Interview with Patrick Drone

The following is one of several interviews conducted by students of Ron DeMarco’s properties class at Emerson College.

Patrick Drone

by Dorcas Thete

Patrick Drone
Patrick Drone

How long have you been at the University of Michigan?

I have been here for nine years. I’ve had three different job titles. I have been the properties manager for two and a half years, which entails more of the administrative side of props, where I deal more with students and professors. Before that I was the associate properties manager for four years. I worked hand in hand with the props master; we would rotate on shows to cut down on burnout. I was hired at UMich as the properties artisans manager, I worked more on individual projects.

How many shows does the school do every year?

UMich does ten main stage productions every year: two operas, two musicals, six dramatic pieces – but we also do a modern dance show, four studio productions and student productions every two weeks.

How did you first get into the business and how long have been doing it?

I have been in theater since 1994. I actually went to college with the plans of becoming a high school shop teacher. In college, at the University of Southern Indiana I took an introduction to technical theater class. Being raised in a rural area in Illinois, I didn’t know you could make money from doing theater. At the University of Southern Indiana there were about fifty technician theater majors so if I didn’t show up to hang the lights there weren’t any lights in the show. I did a little bit of everything during that time.

What was your first professional gig?

At the New Harmony Theater in New Harmony, Indiana.

How did you get it your first gig?

My university produced an equity summer theater company. They brought in professionals to work alongside students.

Did you study to become a prop person or did you arrive at the work in some other fashion?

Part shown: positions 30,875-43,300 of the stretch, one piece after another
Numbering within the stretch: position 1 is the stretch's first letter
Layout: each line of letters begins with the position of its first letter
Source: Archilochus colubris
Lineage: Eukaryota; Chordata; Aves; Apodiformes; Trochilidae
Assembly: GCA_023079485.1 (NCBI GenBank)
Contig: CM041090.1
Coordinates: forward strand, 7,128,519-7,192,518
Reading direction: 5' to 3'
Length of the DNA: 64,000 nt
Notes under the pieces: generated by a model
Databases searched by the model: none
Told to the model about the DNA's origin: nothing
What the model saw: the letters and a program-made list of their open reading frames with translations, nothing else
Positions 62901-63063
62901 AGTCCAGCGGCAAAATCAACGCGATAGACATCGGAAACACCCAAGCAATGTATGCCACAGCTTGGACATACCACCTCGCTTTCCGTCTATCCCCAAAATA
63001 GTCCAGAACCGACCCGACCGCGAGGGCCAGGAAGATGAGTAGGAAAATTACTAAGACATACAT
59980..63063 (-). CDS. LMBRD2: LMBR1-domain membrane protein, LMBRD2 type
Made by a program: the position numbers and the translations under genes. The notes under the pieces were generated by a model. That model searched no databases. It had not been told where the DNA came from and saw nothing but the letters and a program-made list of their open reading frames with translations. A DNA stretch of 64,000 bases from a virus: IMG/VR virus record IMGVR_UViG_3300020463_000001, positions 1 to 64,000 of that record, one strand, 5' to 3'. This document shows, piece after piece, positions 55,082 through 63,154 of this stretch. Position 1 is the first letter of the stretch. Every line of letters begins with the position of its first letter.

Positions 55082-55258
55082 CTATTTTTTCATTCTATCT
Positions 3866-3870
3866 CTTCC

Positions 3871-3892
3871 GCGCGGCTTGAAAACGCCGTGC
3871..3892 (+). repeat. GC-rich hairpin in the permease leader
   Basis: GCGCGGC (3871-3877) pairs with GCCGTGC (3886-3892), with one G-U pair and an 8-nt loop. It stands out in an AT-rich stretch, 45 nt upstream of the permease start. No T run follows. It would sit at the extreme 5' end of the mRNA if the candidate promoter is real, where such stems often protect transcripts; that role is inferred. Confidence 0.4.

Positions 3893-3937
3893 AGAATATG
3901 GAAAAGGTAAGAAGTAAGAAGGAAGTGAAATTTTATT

I originally planned to be a technical director and discovered I didn’t like building flats and platforms. I love the small detail work that comes with making props. I like the challenge.

Do you do other work besides prop work?

Well, I work thirty-two weeks a year at the school, but in the summer I get laid off. In the summer I make Model T mechanics for a museum. I got that job because of a show I was working on the following year. We needed an antique car, then the guy who was interviewing me about the car said I should learn to make one at the antique model garage. The summer after I started working at the museum, and I have been working there for six summers now.

Do you think there are similarities to making Model T’s and props?

I very much enjoy doing both, and they consist of an accuracy of detail. That’s what drives me in the prop world. For example, if I need a newspaper in Russian, I will make sure it is in the right language: the specificity is important to get into the world of the play.

Describe what a daily routine is like for you.

I get up around 6:30-7:00 am. I have breakfast with my sons at 7:00. I usually read my email during breakfast. I get to work and we have a staff meeting with the rest of the props people, then we divide labor for the day. We pair up with students who need experience or help with a special skill set. I sometimes go to the warehouse and pick up things that are needed, check on things that were just added. Around 11:00 am the new props start rolling in. In the afternoon, nine to twelve students come in, we divide the students depending on how many kids we need and the task that needs to be done for a show.

What’s the most challenging aspect for you of doing props?

It differentiates from show to show. I think it’s different from going to professional props work to academic props. For professional work, I make the prop ready for the stage; working academically the student is learning something while working on the product.

What did you do before working with props?

I worked as a welder to make nuclear reactors for Virginia Class submarines.

What’s the most rewarding aspect for you of doing props for a living?